were occasionally missing. These results suggest that despite
the usefulness of these types of documented information for
effort estimation, they were occasionally changing or missing.
Findings: Functional requirements, user stories, definition
of done, UI wireframes, acceptance criteria, and task de-
pendencies were ranked as the six most useful documented
information for effort estimation. Yet, many respondents
reported that these useful types of documented information
were occasionally (or more) changing or missing during (or
after) effort estimation.
V. DISCUSSION
We now discuss a broader implication and provide a rec-
ommendation based on our results.
A. Implications
Despite the lower priority of documentation in Agile, the
documented information is used and considered important
for effort estimation. More specifically, our RQ1 shows
that 117 out of the 121 respondents used documentation for
effort estimation. Moreover, regardless of the team settings
(i.e., the team location, size, or project duration), 98% of the
respondents (115
117 ) considered documented information as mod-
erately to extremely important for effort estimation (see Figure
3). From the open-ended question of Q6, some respondents
emphasized the importance of documented information, e.g.,
"I prioritize the documentation over information from other
sources. The information outside documentation is needed to
be filtered if it is important or it is just good to have/know.
[...]." Furthermore, the responses of Q3-4 show that a majority
of the respondents tend to maintain documentation as they
reported that they updated documentation of both information
and estimated effort most of the time (see Figure 4). These
results highlight the importance of documented information
for effort estimation for Agile practitioners.
The changing documented information can have an
impact on estimation accuracy. Figure 5 shows that 73%
(85
117 ) of the respondents re-estimated the task at least 50%
of the time when the documented information was changed,
which is more often than the change of the information from
other sources. The respondents also noted in the open-ended
questions of Q5-8 that they would re-estimate if the change
was significant or was from a reliable source like docu-
mentation. Our statistical tests also confirm that the reported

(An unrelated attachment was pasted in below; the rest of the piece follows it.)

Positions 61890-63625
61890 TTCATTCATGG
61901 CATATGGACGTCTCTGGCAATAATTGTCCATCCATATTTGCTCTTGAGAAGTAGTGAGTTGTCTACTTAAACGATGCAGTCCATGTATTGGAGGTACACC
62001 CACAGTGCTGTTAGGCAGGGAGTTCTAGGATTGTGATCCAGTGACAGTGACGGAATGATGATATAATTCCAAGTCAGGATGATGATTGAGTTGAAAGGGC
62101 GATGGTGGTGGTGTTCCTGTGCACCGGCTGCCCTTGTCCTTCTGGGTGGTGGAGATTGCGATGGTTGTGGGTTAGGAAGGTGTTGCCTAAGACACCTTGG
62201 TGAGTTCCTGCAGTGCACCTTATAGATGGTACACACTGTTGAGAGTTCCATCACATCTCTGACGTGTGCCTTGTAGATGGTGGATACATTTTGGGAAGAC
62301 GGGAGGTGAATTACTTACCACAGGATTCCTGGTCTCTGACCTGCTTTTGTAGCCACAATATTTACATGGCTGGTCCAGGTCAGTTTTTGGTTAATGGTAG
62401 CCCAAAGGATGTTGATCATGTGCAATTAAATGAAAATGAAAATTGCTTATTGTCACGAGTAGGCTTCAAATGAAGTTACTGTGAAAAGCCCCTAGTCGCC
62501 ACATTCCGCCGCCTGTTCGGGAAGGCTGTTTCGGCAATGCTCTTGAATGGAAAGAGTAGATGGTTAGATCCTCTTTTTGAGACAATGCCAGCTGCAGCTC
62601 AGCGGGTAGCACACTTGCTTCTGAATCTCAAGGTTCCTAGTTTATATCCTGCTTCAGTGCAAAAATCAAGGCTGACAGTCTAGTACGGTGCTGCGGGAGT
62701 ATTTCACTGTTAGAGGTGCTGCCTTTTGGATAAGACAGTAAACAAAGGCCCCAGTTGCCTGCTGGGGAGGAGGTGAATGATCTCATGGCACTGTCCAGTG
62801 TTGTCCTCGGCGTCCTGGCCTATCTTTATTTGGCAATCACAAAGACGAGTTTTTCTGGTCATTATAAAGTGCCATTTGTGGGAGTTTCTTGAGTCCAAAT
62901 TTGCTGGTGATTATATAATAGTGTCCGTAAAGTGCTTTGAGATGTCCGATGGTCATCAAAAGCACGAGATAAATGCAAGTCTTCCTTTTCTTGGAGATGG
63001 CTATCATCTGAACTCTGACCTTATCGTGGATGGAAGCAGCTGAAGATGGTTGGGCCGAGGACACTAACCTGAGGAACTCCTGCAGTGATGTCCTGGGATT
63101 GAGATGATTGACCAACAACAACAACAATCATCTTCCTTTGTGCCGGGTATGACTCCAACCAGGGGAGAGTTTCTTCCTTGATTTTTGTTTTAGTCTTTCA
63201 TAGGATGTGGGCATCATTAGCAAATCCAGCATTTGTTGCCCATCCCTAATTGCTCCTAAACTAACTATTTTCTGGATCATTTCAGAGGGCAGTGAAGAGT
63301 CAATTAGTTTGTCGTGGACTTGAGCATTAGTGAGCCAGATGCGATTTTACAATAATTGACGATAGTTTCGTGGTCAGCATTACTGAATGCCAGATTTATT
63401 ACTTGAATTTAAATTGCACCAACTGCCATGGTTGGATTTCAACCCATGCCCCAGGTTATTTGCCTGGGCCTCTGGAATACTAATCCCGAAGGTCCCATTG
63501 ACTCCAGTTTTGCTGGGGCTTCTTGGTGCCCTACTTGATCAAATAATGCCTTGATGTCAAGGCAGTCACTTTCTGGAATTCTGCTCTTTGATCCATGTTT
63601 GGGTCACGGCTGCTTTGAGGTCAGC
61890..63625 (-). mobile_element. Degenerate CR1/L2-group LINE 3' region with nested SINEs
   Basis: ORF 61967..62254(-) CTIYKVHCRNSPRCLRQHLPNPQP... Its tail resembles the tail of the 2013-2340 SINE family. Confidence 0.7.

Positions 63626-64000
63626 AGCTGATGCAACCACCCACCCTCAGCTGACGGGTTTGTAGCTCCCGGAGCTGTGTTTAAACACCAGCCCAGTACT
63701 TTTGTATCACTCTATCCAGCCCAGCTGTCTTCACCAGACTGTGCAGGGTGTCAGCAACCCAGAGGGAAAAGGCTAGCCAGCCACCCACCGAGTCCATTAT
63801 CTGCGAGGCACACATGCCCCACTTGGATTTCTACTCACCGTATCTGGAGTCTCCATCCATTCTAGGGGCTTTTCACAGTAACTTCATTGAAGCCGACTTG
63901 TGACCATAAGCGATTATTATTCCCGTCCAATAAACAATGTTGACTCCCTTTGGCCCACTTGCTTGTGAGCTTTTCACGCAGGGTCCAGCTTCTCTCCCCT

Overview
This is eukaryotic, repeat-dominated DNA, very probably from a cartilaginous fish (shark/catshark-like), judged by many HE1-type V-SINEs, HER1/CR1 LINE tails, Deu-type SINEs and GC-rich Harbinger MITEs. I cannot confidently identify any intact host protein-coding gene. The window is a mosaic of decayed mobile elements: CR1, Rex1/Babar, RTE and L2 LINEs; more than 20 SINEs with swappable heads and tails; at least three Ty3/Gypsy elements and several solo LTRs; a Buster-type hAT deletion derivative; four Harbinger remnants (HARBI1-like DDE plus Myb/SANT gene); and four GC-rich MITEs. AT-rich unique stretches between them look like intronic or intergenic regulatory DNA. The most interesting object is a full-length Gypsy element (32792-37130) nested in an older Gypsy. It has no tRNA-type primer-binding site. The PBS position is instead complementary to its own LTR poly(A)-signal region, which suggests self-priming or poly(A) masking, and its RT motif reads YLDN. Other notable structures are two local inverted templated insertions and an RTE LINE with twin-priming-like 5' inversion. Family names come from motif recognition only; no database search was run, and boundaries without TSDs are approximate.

frequency of re-estimation when documented information was
changed is statistically higher than that of the information from
other sources. These results suggest that the practitioners are
more likely to re-estimate the task if documented information
was changed in comparison to a change of the information
from other sources.
B. Recommendations
Our survey results highlight the importance of documented
information for effort estimation. The results also show that
the quality of documented information can have an impact
on estimation. Hence, we provide two recommendations on
how documentation should be maintained while achieving
accurate estimation. Aligning with the Agile practices, our
recommendations can be done in the just-enough (i.e., focusing
on the useful types of documented information) and just-in-
time (e.g., before iteration planning) manner.
Prior to finalizing effort estimates (e.g., at iteration
planning), attention should be paid to ensure that the
information that is useful for effort estimation is docu-
mented to avoid making unnecessary assumptions. Our
RQ3 shows the six types of documented information that were
ranked as the most useful for effort estimation (see Figure 6).
However, several respondents reported that these useful types
of documented information had quality issues, especially for
the changing issue (Table III). The responses of the open-
ended question of Q5 also highlight that a change of such
useful information often caused re-estimation: "Depends on
changes. [...] the change of user stories/functional require-
ments changes the original estimation often." Since the effort